Energy companies push markets lower
On Monday, energy shares led stocks in Europe lower, the Russia ruble weakened and oil touched a one-month low after the world’s biggest crude producers failed to agree supply cuts at a meeting in Vienna. U.S. equity-index futures and Mexico’s peso clawed back some of their losses from Friday triggered by the FBI’s reopening of an inquiry into Hillary Clinton’s e-mails.
A gauge of energy companies on the MSCI All Country World Index slipped for a second day after the Organization of Petroleum Exporting Countries ended two days of talks on Saturday without agreeing any individual quotas.
The OPEC talks yielded little more than a promise that the world’s top oil producers would keep discussing ways to stabilize the market. Sovereign bonds were relatively muted Monday as investors awaited key central bank meetings from the U.K. and U.S. later in the week. Global equities lost ground in October and government bonds also slid amid speculation the Federal Reserve will hike interest rates this year.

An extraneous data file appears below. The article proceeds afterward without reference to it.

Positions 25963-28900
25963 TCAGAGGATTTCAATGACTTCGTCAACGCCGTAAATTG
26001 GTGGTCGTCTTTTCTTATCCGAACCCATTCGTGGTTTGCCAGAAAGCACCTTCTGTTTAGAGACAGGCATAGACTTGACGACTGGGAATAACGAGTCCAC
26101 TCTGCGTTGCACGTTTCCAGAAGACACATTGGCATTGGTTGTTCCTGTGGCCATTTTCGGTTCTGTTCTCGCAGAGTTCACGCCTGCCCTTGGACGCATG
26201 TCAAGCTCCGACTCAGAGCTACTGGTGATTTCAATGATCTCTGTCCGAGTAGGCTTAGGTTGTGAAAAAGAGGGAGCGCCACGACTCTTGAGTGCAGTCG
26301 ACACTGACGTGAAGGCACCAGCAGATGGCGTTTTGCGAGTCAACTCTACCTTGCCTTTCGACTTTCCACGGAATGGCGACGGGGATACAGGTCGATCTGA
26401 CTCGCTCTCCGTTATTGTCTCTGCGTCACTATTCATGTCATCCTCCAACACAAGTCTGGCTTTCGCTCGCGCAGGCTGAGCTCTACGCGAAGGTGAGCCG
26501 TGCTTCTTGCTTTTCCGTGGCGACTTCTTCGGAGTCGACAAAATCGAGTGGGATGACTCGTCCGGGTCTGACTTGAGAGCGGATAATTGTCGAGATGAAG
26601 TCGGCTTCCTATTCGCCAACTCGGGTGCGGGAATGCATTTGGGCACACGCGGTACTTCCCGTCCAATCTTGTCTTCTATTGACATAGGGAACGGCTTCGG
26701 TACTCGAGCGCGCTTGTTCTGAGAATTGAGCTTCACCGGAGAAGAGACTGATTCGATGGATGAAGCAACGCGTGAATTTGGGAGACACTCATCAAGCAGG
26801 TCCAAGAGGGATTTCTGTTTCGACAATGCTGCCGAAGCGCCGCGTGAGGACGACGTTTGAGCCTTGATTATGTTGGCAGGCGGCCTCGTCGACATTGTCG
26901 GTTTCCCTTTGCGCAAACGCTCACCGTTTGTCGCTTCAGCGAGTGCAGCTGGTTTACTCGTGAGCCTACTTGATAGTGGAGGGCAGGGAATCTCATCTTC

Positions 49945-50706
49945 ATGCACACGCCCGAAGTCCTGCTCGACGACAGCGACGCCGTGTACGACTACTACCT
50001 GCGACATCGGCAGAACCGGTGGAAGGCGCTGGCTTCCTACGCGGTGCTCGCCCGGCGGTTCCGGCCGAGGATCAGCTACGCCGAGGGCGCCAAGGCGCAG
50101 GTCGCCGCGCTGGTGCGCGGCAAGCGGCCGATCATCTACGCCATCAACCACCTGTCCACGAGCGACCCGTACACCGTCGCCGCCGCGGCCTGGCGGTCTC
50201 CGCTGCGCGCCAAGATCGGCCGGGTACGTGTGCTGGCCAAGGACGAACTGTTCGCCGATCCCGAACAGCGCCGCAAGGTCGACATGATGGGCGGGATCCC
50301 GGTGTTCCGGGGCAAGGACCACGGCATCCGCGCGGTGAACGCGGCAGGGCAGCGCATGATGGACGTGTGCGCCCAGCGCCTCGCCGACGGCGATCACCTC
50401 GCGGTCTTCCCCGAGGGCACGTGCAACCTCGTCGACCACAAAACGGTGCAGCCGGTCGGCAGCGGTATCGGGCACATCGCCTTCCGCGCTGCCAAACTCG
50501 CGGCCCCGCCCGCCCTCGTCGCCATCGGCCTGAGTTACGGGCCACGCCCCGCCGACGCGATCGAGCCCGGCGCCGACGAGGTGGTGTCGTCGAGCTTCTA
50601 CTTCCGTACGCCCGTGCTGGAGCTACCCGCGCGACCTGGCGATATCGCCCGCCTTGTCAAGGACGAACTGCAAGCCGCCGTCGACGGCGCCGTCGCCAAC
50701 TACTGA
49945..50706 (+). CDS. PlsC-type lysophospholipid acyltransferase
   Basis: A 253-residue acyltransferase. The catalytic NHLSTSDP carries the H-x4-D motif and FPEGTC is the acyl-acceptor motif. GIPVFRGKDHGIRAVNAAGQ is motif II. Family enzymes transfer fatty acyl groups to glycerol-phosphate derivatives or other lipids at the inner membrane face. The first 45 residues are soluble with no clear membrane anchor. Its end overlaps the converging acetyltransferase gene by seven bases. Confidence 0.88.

The Stoxx Europe 600 Index dropped 0.5 percent as of 7:19 a.m New York time, set for a sixth day of declines, the longest losing streak since February. The benchmark has fallen 1.1 percent in October, a month that has yielded gains in five of the past six years.
BP Plc and Tullow Oil Plc fell more than 1 percent, dragging a measure of energy companies to the worst performance of the 19 industry groups on the Stoxx 600, as oil declined after European markets closed Friday.
Crude oil fell 0.6 percent to $48.40 a barrel in New York, trading near the lowest since the end of September. Oil has fluctuated near $50 amid skepticism about whether OPEC can implement the first supply cuts in eight years at an official meeting in November.